Credit: Ukrainian Space Agency
Credit: Ukrainian Space Agency
Ukrainian intercontinental ballistic missile. The only rail-based ICBM ever deployed. Developed by Yuzhnoye in the Ukraine was protracted, but understandable given the huge technical challenges. Twelve years of design and testing was followed by deployment from 1988. All were retired by 2003.
Development of a train-based ICBM had been a long-term objective of the Soviet military. Interest was already piqued by the V-2 launch train captured from Germany in 1945, and used at Kapustin Yar for the first ballistic missile tests in the late 1940's. The advantages were that they allowed a greater missile mass then road-mobile concepts. Yangel had studied a 12-wagon train-launched version of the R-12 in the 1950's, and this method had also been developed for the Burya intercontinental cruise missile of the same period. Difficulties in developing a road-mobile ICBM with a practical take-off mass led to studies of train-launched versions of the RT-2 and RT-21 in the 1960's. None of these went beyond the design stage.
Following study of the lessons learned in development of Yangel's abortive mixed propulsion land-mobile RT-20P, the leadership ordered long-term study by Yuzhnoye of a train-launched ICBM. This was to use all solid propellants and be of a practical size while delivering a large enough nuclear warhead to justify the expense. Long-term research on a train-based BZhRK version of the RT-23 began on 13 January 1969. The advanced project was completed the same year. KBSM designed the launch train, which would consist of six SM-SP-35 launch carriages, four carriages for storage and security of nuclear weapons, and five support carriages. In October 1975 the Pavlograd Mechanical Factory began fabrication of the key 15D65 high-performance solid rocket stage, the basis of the first stage of both the RT-23 ICBM and the R-39 SLBM.
Full development of the RT-23 mobile ICBM began with a resolution of 23 July 1976 which authorised development of both silo and mobile versions, with a total missile mass of 100 to 150 tonnes. The draft project for the single-warhead silo and truck-based versions was completed in March 1977. A 1 July 1979 decree added the requirement for the missile to be capable of dispensing 3 to 4 multiple independently-targeted warheads.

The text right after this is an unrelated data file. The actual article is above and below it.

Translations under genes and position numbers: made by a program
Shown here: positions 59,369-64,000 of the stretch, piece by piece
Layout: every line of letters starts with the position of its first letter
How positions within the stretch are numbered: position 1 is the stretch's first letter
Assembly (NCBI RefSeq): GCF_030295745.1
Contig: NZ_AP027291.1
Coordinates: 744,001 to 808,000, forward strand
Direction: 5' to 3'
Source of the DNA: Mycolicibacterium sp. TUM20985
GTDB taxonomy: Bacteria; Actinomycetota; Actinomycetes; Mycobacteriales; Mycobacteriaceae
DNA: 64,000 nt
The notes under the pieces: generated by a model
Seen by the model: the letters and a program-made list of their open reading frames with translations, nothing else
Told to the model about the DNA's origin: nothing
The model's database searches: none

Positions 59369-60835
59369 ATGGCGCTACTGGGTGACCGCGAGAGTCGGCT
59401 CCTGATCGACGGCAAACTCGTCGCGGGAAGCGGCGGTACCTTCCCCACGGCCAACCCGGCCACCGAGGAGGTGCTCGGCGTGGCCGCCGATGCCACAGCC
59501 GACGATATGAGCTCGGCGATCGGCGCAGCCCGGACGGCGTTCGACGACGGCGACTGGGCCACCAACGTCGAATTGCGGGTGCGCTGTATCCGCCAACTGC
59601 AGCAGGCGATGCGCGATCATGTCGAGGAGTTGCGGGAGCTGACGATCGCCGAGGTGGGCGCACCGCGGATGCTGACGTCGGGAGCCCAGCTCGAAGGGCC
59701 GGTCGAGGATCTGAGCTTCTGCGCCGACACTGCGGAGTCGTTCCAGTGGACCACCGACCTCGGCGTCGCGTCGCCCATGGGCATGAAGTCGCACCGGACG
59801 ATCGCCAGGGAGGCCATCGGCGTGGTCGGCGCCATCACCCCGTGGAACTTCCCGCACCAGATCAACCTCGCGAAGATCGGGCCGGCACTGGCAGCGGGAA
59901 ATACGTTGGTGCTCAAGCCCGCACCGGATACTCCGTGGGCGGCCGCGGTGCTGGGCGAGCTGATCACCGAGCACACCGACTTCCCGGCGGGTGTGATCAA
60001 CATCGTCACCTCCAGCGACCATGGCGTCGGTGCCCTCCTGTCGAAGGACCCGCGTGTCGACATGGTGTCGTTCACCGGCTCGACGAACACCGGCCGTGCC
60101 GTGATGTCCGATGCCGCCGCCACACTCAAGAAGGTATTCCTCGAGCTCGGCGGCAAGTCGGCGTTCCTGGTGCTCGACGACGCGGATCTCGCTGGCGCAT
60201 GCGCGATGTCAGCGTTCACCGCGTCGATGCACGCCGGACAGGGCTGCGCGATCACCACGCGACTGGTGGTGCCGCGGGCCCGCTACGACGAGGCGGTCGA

Success Rate: 100.00%. Launch data is: incomplete.
Status: Retired 2003.
More... - Chronology...
First Launch: 1982.01.01.
Last Launch: 1998.12.09.
Number: 20 .
15D206 Yuzhnoye solid rocket engine. RT-23 early models stage I. Out of Production. The case-bound T9-BK composite solid propellant charge had a star shape channel. The case was of organic fibre-wound plastic material. More...
15D305 Yuzhnoye, Tsurilnikov solid rocket engine. RT-23 stage I. Out of Production. Case-bound OPAL composite solid propellant charge with a star shape channel. The case was of organic fibre-wound plastic material. More...
15D339 Yuzhnoye. Tsurilnikov solid rocket engine. RT-23 stage II. Out of Production. The case-bound START composite solid propellant charge had a cylindrical-conical umbrella shape channel. The case was of organic fibre-wound plastic material. More...
RD-866 Yuzhnoye N2O4/UDMH rocket engine. 5.2 kN. RT-23 MIRV-bus. Out of Production. Isp=305s. Engine consisted of two turbopumps with gas generators and two feeders; a single chamber main engine; and 16 liquid thrusters for attitude control and translation. More...
RT-23 The only rail-based ICBM ever deployed. Developed by Yuzhnoye in the Ukraine was protracted, but understandable given the huge technical challenges. Twelve years of design and testing was followed by deployment from 1988. All were retired by 2003. More...
missile Guided self-propelled military weapon (as opposed to rocket, an unguided self-propelled weapon). More...
Associated Manufacturers and Agencies
Yuzhnoye Ukrainian manufacturer of rockets, spacecraft, and rocket engines. Yangel Design Bureau, Dnepropetrovsk, Ukraine. More...
McDowell, Jonathan, Jonathan's Space Home Page (launch records), Harvard University, 1997-present. Web Address when accessed: here.
Pervov, Mikhail, Raketnoye Oruzhiye RVSN, Violanta, Moscow, 1999..
Karpenko, A V, Utkin, A F and Popov,A D, Otechestvenniye strategischeskiye raketnoye kompleks, Sankt-Peterburg: Nevskii bastion; Gangut 1999..
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